Brisbane Fringed Wattle Acacia fimbriata

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Brisbane Fringed Wattle Acacia fimbriata is now coming into flower.

With its bright yellow ball shaped flowers this is one of the most attractive trees in the forest.

Once the Acacia fimbriata produces seeds it is very popular with the spectacular King Parrots Alisterus scapularis.

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Blackthorn Bursaria spinosa - 12 June 2015

Blackthorn Bursaria spinosa

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Blackthorn Bursaria spinosa flowers all year.

As the name suggests Blackthorn, with its spiky habit, is useful for Security Planting keeping people out of bushland areas and protecting small forest birds from larger more aggressive birds.

Blackthorn nectar is also popular with butterflies like the Blue Tiger Tirumala hamata.

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Black She-oak Allocasuarina littoralis is one of the most interesting trees flowering at the moment. In March the male Black She-oaks started producing their flowers showing up as the russet brown tips with the trees glowing in direct winter sunlight. Female Black She-oaks only started to produce their distinctive red flowers in June.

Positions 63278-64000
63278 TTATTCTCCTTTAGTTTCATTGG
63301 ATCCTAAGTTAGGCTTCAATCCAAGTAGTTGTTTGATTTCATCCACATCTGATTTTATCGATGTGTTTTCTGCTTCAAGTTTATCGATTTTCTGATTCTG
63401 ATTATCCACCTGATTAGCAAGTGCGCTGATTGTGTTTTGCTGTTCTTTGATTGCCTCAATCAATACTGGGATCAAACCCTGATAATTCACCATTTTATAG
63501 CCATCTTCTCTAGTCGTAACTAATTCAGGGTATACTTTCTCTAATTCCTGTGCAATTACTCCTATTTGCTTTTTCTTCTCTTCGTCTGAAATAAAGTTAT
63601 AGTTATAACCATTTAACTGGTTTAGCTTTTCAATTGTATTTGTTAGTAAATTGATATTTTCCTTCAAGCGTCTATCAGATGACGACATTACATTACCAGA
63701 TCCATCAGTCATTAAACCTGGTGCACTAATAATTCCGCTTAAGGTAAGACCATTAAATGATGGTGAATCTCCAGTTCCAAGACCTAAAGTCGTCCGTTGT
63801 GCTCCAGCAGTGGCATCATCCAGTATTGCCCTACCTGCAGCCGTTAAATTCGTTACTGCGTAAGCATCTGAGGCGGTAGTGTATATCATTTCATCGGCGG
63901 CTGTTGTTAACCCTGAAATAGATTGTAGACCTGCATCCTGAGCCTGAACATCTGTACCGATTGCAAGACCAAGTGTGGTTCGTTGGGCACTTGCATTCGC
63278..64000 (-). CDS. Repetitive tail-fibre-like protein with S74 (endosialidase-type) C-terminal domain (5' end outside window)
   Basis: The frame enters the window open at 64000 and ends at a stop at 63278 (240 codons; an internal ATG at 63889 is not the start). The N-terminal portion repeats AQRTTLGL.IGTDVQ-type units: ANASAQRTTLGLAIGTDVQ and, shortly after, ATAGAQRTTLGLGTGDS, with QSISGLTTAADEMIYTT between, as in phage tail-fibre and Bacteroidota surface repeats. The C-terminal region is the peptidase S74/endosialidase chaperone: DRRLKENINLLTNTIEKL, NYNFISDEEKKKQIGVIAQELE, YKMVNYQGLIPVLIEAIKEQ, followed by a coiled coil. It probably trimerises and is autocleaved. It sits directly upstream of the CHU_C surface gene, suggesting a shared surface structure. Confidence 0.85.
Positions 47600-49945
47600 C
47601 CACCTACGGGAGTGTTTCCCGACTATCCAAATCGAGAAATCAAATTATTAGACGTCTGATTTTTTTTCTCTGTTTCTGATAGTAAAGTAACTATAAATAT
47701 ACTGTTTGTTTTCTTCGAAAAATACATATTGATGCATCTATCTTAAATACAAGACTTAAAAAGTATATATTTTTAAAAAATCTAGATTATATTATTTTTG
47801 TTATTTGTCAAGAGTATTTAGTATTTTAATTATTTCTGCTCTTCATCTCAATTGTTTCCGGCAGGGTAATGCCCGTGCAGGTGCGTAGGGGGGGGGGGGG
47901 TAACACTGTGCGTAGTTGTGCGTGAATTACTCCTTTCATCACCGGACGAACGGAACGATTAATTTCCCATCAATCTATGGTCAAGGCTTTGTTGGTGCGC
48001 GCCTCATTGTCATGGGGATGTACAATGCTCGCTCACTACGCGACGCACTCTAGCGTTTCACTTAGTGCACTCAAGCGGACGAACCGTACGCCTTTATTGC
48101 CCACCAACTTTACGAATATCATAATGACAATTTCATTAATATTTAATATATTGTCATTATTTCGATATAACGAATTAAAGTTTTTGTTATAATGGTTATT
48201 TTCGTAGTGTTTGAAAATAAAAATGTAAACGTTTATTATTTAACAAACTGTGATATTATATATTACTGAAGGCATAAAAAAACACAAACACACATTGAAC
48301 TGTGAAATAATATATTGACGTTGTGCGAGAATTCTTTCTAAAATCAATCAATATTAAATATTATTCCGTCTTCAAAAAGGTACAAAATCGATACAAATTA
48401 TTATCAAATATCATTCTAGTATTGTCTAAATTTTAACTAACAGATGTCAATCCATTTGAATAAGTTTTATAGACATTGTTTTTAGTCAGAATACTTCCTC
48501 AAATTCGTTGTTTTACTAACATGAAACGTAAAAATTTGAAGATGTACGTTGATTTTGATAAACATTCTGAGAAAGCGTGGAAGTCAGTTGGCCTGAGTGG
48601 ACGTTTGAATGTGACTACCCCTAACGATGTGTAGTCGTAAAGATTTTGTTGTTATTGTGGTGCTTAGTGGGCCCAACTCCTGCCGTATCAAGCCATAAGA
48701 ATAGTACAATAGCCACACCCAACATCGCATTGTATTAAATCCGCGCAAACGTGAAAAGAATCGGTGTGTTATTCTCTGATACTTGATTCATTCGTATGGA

Allocasuarina  male female

…………. Black She-oak Allocasuarina littoralis – (left) male (right) female

Erebus Moth - 15 Mar 2015

Erebus Moth Erebus terminitincta

By: Michael Fox

I identified another moth species yesterday in Mt Gravatt Conservation Reserve – Erebus Moth Erebus terminitincta. (Identified using Brisbane Insects website)

At 100mm wingspan it is quite a large moth for south east Queensland.

Erebus Moth - close - 15 Mar 2015

Soft hairlike scales around the head

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The eye spots on this moth are spectacular and it seems to have a layered wing creating an interested 3D effect.

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Lilioceris bakewelli - Feb09

Red Narrow-necked Leaf Beetle Lilioceris bakewelli

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Caterpillars of this moth feed on Barbedwire Vine Smilax australis. The only other species I have found that feeds on this tough vine is the Red Narrow-necked Leaf Beetle Lilioceris bakewelli.